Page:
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Error-Tolerant Dynamic Allocation of Command Processing Work Space

IP.com Disclosure Number: IPCOM000042854D
Original Publication Date: 1984-Jun-01
Included in the Prior Art Database: 2005-Feb-04
Document File: 3 page(s) / 33K

Publishing Venue

IBM

Related People

Lindem, AC: AUTHOR

Abstract

In a multi-programming environment, interpretive command processors frequently require CPWS (command processing work space) for each process executing or syntax-checking commands. In object-oriented architectures, CPWS is represented internally as a set of one or more space objects. The CPWS is used to store transitory forms of the command and parameter values which will be passed to the CPP (command processing program). If recursive programs are supported, separate CPWS is required for each program invocation in each process. To avoid the overhead involved with creating CPWS during program invocation, CPWS is allocated from a global pool of CPWS's. During program termination, the CPWS is returned to the global pool rather than destroyed. Provisions are made for pool creation, dynamic pool expansion, and error tolerance.

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Error-Tolerant Dynamic Allocation of Command Processing Work Space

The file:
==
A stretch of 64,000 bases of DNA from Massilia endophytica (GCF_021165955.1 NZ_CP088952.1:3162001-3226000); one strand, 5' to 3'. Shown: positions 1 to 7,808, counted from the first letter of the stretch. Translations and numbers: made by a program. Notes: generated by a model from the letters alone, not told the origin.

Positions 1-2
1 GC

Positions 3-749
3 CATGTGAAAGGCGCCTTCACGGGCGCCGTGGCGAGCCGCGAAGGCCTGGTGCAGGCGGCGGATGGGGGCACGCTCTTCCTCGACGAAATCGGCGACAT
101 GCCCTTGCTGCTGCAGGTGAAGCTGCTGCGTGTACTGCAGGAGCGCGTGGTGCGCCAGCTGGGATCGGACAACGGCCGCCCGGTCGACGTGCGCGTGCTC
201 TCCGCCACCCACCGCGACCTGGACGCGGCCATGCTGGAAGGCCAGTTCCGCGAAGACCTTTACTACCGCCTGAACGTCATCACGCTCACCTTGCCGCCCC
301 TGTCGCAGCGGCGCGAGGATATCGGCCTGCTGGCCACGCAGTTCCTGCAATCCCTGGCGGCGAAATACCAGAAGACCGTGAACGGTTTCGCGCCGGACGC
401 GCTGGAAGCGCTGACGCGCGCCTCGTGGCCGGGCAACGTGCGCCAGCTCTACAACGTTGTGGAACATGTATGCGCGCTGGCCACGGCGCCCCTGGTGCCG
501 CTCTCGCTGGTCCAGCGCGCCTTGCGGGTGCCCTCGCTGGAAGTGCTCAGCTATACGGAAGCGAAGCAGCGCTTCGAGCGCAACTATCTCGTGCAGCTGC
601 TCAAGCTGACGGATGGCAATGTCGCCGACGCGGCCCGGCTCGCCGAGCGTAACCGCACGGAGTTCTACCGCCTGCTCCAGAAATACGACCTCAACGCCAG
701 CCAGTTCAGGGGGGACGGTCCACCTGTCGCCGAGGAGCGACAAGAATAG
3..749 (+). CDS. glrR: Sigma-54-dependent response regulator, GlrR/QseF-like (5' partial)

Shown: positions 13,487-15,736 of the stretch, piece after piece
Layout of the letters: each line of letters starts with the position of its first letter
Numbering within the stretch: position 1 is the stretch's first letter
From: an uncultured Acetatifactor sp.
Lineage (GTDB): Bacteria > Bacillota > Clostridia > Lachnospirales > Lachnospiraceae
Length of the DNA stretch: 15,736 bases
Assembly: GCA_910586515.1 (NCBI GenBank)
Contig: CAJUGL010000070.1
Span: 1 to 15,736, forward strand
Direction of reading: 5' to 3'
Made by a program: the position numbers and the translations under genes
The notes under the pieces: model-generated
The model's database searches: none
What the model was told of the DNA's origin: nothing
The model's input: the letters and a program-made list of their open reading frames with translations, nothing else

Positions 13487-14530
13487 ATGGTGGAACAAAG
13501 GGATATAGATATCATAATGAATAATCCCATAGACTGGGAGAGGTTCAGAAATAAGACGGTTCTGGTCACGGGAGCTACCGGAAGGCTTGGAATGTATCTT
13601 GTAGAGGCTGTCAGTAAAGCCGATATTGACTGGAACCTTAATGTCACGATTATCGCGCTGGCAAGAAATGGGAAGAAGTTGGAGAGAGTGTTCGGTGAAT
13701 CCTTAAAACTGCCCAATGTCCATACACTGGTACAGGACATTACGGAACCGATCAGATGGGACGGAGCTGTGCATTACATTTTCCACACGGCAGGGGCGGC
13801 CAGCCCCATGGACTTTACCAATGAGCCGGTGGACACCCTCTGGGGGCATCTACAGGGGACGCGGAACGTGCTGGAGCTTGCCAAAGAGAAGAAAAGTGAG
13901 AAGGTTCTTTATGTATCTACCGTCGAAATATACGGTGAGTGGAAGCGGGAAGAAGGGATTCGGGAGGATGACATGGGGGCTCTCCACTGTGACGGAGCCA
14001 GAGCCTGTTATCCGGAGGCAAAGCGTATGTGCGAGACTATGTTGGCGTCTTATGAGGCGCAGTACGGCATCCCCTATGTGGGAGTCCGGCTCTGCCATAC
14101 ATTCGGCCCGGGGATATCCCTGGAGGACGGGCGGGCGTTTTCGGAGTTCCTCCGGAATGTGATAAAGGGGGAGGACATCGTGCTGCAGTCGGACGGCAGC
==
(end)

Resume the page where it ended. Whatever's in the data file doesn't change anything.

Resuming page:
In a multi-programming environment, interpretive command processors frequently require CPWS (command processing work space) for each process executing or syntax-checking commands. In object-oriented architectures, CPWS is represented internally as a set of one or more space objects. The CPWS is used to store transitory forms of the command and parameter values which will be passed to the CPP (command processing program). If recursive programs are supported, separate CPWS is required for each program invocation in each process. To avoid the overhead involved with creating CPWS during program invocation, CPWS is allocated from a global pool of CPWS's. During program termination, the CPWS is returned to the global pool rather than destroyed. Provisions are made for pool creation, dynamic pool expansion, and error tolerance. At IPL (initial program load) time a global pool of CPWS's is created. The initial size of the pool is a system-tuning parameter set by the system administrator. The pool is represented internally by a LIFO (last-in, first-out) queue. Messages on the queue contain addressability to CPWS. At program- invocation time, addressability to CPWS will be obtained by dequeuing a message from the global queue. Program-dependent fields will be initialized. At program-termination time, the CPWS will be returned to the pool by enqueuing a message containing addressability to the CPWS. If the pool is empty when a dequeue operation is attempted, CPWS is created locally for use by the current program invocation. The CPWS is tagged so it will not be returned to the global queue. An event is signaled to an event-driven system service process indicating the need to create an additional allocation of CPWS's. The advantage to this scheme is that the program is allowed to go on executing while the system service process creates an additional allocation of CPWS's. The number of CPWS's created is dependent on a system tuning parameter set by the system administrator. As soon as the system service process gets control, the event is canceled. It is reestablished again after the additional allocation of CPWS's has been added to the global queue. This is done to keep from handling events signaled by processes which encounter the empty queue between the time the event is signaled and the queue is replenished with CPWS's. The CPWS created locally is not enqueued onto the global queue during program termination. The impetus for creating the CPWS locally and not enqueuing them onto the global queue is to prevent the program's process from being charged with storage that it will not be able to reclaim. In object-oriented architectures, each user typically has a storage limit. Each time an object is created or destroyed, the amount of storage allocated to the user is adjus...